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Flying solo: more Australians taking holidays alone

July 8, 2014 Statistics & Trends No Comments Email Email

As American author Henry David Thoreau once noted, “The man [or woman] who goes alone can start today, but he [or she] who travels with another must wait till that other is ready.”

Unlike those who take holidays with their family, friends, partner or tour group, the solo traveller is free to go wherever they want, whenever they want – and do whatever they want once they get there. Could this be why solo holidays are gaining in popularity among Australian travellers?

Some 12,642,000 Aussies took at least one holiday in the 12 months to March 2014. Of those who specified who they travelled with, 16% went by themselves — up from 12% a decade ago. The proportion whose last holiday was with their partner fell slightly in the same period, from 36% to 35%; as did the proportion who holidayed as a family with kids (28% to 27%). Travel with other family and/or friends (13%), with a tour group (1%) or school/university group (1%) remained static.

Solo travel hot spots

While the vast majority (80%) of solo travellers took their last holiday in Australia, this figure has fallen from 87% over the last decade. New South Wales is the most popular state overall for solo domestic holidays, but it has lost considerable ground (31% to 24%), as more male solo travellers visit Queensland and their female counterparts head to Victoria.

Australia’s solo travellers: where they went in the last 12 months


Source: Roy Morgan Single Source (Australia), April 2003-March 2004 (n=2,196) and April 2013-March 2014 (n=1,634)Base:Australians 14+ who travelled alone in the last 12 months who gave destination. Percentages add to more than 100% because a small number of solo travellers holidayed both overseas and domestically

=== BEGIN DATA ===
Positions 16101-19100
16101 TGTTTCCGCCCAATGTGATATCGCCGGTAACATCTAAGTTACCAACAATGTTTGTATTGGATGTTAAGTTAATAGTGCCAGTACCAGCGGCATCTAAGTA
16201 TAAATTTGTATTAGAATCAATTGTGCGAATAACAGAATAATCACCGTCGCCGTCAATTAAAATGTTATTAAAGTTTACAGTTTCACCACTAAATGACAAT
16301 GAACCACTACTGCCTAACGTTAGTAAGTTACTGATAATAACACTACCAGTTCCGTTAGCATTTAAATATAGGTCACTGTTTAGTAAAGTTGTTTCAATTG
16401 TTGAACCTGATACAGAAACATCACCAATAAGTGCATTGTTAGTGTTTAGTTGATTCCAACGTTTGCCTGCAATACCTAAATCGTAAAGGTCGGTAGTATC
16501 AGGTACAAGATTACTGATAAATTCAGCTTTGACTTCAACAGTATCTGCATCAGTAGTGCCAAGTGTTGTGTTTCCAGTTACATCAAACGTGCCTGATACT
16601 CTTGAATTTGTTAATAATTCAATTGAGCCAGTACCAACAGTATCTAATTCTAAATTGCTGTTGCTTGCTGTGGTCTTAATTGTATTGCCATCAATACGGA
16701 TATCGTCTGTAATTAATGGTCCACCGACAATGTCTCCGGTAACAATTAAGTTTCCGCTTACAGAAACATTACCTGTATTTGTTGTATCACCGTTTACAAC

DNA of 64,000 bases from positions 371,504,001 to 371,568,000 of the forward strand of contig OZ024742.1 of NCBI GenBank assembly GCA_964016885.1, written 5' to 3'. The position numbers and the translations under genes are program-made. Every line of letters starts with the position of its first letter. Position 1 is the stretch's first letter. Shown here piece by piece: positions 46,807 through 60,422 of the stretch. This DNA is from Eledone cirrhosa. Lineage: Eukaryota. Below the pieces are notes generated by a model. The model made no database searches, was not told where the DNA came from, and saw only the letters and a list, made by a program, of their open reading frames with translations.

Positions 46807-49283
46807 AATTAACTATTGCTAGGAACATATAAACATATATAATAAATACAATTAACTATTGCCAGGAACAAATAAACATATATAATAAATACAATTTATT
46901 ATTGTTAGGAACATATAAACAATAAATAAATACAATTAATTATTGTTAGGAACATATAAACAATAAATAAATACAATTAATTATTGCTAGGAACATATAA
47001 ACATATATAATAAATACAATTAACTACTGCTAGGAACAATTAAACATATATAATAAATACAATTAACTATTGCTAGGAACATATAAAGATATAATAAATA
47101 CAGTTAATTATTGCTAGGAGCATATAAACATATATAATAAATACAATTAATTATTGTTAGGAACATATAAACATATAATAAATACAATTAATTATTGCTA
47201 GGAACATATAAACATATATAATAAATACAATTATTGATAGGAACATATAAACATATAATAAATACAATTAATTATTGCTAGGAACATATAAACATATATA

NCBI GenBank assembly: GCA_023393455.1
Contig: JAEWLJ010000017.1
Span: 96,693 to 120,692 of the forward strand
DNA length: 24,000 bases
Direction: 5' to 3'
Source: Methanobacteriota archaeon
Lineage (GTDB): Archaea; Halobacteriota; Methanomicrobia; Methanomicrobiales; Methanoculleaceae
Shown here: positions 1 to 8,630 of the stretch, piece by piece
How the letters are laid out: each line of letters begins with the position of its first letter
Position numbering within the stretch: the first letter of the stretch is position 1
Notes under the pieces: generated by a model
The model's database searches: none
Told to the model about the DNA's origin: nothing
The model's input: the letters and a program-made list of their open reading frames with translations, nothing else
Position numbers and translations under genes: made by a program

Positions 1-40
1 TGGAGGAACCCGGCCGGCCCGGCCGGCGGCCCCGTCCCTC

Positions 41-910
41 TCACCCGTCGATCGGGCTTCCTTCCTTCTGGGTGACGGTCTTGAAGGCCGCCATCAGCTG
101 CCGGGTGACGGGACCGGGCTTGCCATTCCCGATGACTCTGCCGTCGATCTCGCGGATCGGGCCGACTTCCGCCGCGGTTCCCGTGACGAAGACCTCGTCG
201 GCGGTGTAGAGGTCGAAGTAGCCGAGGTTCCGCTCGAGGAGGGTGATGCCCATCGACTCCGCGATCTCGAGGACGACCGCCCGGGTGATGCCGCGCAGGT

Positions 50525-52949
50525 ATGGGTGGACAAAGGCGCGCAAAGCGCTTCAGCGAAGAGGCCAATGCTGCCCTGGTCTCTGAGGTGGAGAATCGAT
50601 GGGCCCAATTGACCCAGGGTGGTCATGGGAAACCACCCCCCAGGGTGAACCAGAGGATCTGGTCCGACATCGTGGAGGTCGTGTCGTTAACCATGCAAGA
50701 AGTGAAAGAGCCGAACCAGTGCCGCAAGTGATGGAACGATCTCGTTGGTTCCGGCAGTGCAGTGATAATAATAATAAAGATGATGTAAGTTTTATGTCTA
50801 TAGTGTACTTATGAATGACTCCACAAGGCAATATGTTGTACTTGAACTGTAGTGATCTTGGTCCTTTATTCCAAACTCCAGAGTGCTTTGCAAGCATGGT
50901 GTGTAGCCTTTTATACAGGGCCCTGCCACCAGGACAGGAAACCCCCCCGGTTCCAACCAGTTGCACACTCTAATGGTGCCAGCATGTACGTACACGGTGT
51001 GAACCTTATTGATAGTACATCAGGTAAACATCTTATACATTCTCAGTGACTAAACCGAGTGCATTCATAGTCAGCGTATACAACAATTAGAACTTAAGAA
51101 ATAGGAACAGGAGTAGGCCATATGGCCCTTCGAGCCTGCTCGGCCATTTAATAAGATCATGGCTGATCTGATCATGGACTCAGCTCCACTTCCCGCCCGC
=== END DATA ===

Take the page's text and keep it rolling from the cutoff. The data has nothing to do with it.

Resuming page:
Meanwhile, the proportion of solo holiday-makers who went overseas for their last trip has risen markedly from 14% to 22%, with much of this growth being due to increased travel to Asia.

Fun for one

So what do solo travellers actually do on their holidays? Proving that unaccompanied does not mean lonely, 75% visited friends or relatives in the 12 months to March 2014 — by far the most popular holiday pursuit. Rest and relaxation (48%), other social activities (32%) and meeting/mixing with other people (25%) also rated highly.

Our data also reveals that an increasing proportion of solo travellers (27%, up from 23%) are timing their holidays to coincide with special events or festivals.

Jane Ianniello, International Director of Tourism, Travel & Leisure, Roy Morgan Research, says:

“Solo travellers represent a potentially lucrative market for tourism operators, airlines and accommodation providers. They may account for a smaller proportion of Australia’s holiday-makers than those who travel with others, but they’re the only segment that has grown in the last decade – and which shows no sign of declining any time soon.

“Far from being the footloose and fancy-free young backpackers that one might expect, these independent spirits are largely on the other side of 35, with 43% of them being 50+. In fact, the proportion of solo travellers aged under 35 has declined slightly in the last decade: it’s older Aussies — men and women alike —who are leading this trend.

“More often than not, these mature travellers are single, divorced, separated or widowed, with their main parental responsibilities behind them, and are keen to get out there and enjoy their newfound freedom. The world really is their oyster!”

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